Situated on an elevated site in the heart of rich farmland in the southeast of the Parish, Esker House dates back to the late 1700s or early 1800s. Lord Newcomen, who was the Landlord in the area at the time built it. He owned the lands of Esker, Gatestwon, Clonohill and an area that stretched as far as what is known know as Chapel Street, St Ronans Church is situated on land, which was donated by Lord Newcomen.
Around the 1840s Newcomen passed the house and lands to the British Army. The Cavalary based in Athline used the lands and courtyard at Esker House for their horses. Later Esker House and lands were sold to William Glennon. William Glenon had the distinction of being elected to the first Roscommon County Council in 1900.
William Glennon married Miss Naughton from Knock and they had four children. His wife died and he later married Mary Foley from Esker. They had 13 in family. Two of William Glennon sons joined the priesthood and one of his
daughters taught in the old School in Castlesampson. The last
remaining member of this Glennon family died in 1999 in the
USA while the last family member resident in Taughmaconnell Josephine Glennon died on 18th February 1998. Soon after the death of Josephine the land which formed part of her estate was sold. Brendan Shine purchased
the portion on which Esker House now stands.
Keoghville House was built by Laurence Keogh and his wife Mary Fallon. It was built shortly before 1800. There is what is known as a marriage stone lying near the front door. It was the custom in parts of the country during the 18th century for the heir to an estate to have a stone bearing his and his brides initials and the year set into one of the walls of the house on his marriage. This stone has the year 1783 on it together with LMK (Laurence and Mary Keogh) However they were married in 1767. They might have had this stone carved when building Keoghville House. The house originally had straight gables but it it appears that Mackay changed them to hip gables. Laurence Keogh had 11 sons. The 5th son, named Wiliam Michas was the father of Judge Keogh. Judge Keogh died in 1878. Laurence Keogh’s eldest son was named Edmond. His father would not leave the place to him because, as Laurence said in his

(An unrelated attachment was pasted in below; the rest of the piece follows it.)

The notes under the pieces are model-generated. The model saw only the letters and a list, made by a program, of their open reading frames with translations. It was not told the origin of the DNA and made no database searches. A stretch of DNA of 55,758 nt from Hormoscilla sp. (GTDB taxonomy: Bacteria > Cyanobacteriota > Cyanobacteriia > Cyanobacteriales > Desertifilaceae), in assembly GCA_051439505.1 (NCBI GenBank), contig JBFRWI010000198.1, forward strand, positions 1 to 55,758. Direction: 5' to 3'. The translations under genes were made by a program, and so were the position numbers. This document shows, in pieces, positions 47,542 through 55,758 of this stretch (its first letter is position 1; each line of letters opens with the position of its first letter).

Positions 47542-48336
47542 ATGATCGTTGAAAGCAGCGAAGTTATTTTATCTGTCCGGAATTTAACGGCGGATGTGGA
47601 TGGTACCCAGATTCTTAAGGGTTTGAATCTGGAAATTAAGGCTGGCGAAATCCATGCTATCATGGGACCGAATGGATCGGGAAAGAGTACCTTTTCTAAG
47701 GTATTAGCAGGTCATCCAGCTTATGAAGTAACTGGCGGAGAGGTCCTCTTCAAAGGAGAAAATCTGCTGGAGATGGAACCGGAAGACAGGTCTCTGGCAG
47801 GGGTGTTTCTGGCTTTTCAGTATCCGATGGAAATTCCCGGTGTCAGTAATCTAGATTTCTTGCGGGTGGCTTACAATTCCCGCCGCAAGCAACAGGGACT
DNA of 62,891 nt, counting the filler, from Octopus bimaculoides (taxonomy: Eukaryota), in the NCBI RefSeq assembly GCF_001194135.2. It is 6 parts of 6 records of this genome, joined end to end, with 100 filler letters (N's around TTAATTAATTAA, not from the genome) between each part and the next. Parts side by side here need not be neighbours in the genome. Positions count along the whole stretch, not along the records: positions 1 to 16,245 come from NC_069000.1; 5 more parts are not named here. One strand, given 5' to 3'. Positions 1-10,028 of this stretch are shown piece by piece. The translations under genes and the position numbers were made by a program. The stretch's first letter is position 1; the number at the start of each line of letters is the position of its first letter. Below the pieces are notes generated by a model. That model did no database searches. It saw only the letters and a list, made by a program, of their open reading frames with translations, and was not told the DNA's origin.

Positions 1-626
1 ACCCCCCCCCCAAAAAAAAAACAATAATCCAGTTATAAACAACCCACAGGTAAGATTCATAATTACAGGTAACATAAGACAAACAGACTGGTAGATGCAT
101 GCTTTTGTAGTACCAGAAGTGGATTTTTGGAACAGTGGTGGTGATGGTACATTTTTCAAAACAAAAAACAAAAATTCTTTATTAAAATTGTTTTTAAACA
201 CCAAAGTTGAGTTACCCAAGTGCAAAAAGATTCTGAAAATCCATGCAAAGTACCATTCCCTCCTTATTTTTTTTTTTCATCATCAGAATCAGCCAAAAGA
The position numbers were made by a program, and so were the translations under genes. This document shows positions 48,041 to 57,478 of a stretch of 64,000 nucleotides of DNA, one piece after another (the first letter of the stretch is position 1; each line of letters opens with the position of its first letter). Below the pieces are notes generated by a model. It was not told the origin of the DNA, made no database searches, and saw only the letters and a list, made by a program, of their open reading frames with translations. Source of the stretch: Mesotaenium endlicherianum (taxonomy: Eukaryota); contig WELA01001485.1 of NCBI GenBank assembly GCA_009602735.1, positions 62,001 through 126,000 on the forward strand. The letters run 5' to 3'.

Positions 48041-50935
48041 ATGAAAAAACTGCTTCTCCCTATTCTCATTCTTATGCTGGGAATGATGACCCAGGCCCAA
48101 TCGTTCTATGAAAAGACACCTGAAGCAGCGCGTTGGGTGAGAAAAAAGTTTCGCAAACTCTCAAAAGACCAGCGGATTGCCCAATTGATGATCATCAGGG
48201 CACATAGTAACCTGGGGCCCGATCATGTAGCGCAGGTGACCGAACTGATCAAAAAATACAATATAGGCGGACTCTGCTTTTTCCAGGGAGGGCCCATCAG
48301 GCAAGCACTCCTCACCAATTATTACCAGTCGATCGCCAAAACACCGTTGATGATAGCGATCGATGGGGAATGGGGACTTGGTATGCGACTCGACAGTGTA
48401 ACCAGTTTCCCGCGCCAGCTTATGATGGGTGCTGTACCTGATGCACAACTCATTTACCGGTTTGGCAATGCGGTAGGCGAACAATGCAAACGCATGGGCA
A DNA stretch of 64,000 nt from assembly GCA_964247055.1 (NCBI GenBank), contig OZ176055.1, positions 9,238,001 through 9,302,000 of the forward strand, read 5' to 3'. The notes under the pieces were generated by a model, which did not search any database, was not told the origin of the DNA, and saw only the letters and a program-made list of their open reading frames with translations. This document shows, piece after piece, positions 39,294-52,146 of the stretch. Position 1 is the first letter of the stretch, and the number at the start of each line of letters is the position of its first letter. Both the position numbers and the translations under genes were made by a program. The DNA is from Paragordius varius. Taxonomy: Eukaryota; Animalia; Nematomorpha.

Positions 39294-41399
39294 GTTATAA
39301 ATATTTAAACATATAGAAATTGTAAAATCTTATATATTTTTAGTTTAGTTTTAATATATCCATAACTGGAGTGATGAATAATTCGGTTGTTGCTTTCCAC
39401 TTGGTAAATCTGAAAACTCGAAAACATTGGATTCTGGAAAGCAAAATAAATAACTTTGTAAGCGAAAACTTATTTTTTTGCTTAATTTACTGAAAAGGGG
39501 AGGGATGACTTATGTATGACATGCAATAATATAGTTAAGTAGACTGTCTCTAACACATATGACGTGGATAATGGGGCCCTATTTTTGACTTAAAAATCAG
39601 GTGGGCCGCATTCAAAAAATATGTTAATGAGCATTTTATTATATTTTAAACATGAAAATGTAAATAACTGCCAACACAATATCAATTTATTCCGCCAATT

will when he died in 1804, Edmund would only waste it. Edmund was married twice first to one of the Byrnes of Currachboy, later Sallygrove, and next to a Mary Fallon from Cloonagh. Edmond Keogh had 19 sons and 2 daughters, Laurence’s second son John, does not seem to have got married. He was put into a debtors’ prison in 1810. His mother, Mary Fallon, lived in Keoghville until 1827. The place was sold to Mackay in 1851.
The townland that the Pierce Family lived in is called Corkip. The house, long in ruins in Corkip was built by a Lyster family before 1700. They had a lease of part of Corkip. The Keogh’s owned the townland of Carrowkeeran, and lived in he place where the McHugh family rives now. In 1767 the Lysters leased land in Newpark, Kilroom and they they sub-leased their land and house in Corkip to Edmond Keogh. The Keogh’s lived in Corkip till they buirt a house on their own land in 1800 and called it Keoghville Lodge and later Keoghville. The name Keoghville related to the house not to any land. No part of Corkip was ever called Keoghville by the Keogh’s. There is no townland called Keoghville in any part of Co. Roscommon.